Meanwhile, Sanibel Recreation Center’s pool is quite nice.  The facility is only five years old, so everything is in excellent condition and quite clean.  And, I don’t get kicked out of the pool between 9am – 10am, like I do at Sun City Peachtree, when the four or five noodlers get the entire pool all to themselves for their “water aerobics” class!  Here, they keep two lanes open at all times during every water aerobics class!  And, it really is water aerobics (no cd’s) with a teacher who encourages those ladies (and gentlemen) to move.  She is an excellent instructor; so good, even I might even become a noodler, if I lived here on the island.  These noodlers have it good!

Some Sanibel Scoop

We didn’t know Sanibel Island even existed until our friends, Becky and Paul told us about their vacations to Captiva Island, Florida, located just past Sanibel Island.  They couldn’t say enough great things about it though, which explains their once or twice per year annual visits.  So, we were convinced we just had to see it for ourselves.

Sanibel Island measures roughly 12 miles long and five miles across at its widest point.  Captiva Island is smaller at less than 5 miles long and a 1/2-mile wide.  Both are accessible from Fort Myers by the Sanibel Causeway Bridge.  At a bridge toll of $6 and steep beach parking fees, they are not frequented by Floridians as often as other destinations- just the way the locals like it.  So, it is not as touristy here like, say, Daytona Beach or Orlando.  Rather, the vibe is low key and relaxing.  This is where we are staying: ; a very low key place in a great location near the beach.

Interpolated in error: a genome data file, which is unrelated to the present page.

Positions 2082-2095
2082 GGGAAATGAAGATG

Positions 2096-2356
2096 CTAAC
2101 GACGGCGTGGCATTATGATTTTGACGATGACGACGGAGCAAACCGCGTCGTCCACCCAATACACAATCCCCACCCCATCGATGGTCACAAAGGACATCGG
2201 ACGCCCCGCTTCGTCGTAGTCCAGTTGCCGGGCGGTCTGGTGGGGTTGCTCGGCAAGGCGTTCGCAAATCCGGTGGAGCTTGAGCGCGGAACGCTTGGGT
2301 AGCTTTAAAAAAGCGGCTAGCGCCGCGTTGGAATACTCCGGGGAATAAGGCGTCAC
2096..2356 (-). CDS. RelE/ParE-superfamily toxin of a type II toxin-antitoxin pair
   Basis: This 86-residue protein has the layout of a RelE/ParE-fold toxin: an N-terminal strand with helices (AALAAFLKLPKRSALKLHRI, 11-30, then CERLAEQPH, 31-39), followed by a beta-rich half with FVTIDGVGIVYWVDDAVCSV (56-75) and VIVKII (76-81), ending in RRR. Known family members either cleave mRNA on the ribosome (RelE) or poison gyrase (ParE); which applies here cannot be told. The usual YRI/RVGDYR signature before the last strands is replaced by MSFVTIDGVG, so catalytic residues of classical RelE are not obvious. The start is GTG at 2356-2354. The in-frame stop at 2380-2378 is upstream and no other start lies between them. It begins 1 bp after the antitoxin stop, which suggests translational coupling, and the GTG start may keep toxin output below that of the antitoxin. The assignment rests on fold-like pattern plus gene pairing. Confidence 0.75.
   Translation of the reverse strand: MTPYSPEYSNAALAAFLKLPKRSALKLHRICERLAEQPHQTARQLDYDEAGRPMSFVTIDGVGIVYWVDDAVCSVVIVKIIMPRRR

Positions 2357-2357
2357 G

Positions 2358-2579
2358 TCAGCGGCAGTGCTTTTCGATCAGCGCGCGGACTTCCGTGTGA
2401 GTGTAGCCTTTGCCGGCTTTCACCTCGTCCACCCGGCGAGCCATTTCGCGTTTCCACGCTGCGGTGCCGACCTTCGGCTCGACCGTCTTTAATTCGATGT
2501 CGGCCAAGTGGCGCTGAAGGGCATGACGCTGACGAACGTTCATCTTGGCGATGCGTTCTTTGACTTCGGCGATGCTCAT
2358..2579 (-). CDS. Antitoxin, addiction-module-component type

There are so many reasons to visit Sanibel Island; especially if you are a beachcomber.  Sanibel Island ranks number one on the continent for shelling and we could see why!  We literally saw piles of shells as we walked along the beach at sunset, on the evening of our arrival.  Due to its east-west torque of Sanibel’s south end, it acts as a ladle, scooping up all the shells that the Gulf imports from the Caribbean and other southern seas.  The abundance and variety of shells draws serious shellers from all over the world.





 Birders are also drawn to Sanibel, because of the abundance and variety of gorgeous birds that wade in marshes and cruise the shorelines.  In our first day alone, we saw everything from two varieties of each of pelicans, herons, and egrets, to ospreys and the bright pink Roseate Spoonbill.  And, on the beach, there were dozens of willets, plovers and sandpipers.





Even if you ignore the shells and birds, the beaches here are gorgeous!  And, that’s before I even get into what is beyond the shore.  Last evening, we saw our first bottlenosed dolphins frolicking about just 50 yards out.  From what we hear, there will be plenty more of them to see.  But, we really hope to see manatees, too, known to frequent this area.


There is also the 6,400 acres of J.N. “Ding” Darling National Wildlife Refuge, the natural showpiece of Sanibel Island.  After my swim at the Sanibel Recreation Center (a wonderful facility!), we visited the refuge today.  We took a guided tram ride and thoroughly enjoyed the beauty of the area and the wildlife we saw, including a variety of birds and even an alligator catching some rays in the shallow water right near the road.


Tomorrow, we will get our kayaks out on the water, so Bruce can fish for Redfish, Speckled Trout, Tripletail, Snapper, Cobia, and/or Snook.  He plans to mostly catch and release, but I’ll try to snap a photo or two first.

Our first impression of Sanibel?  We’re hooked (no pun intended)!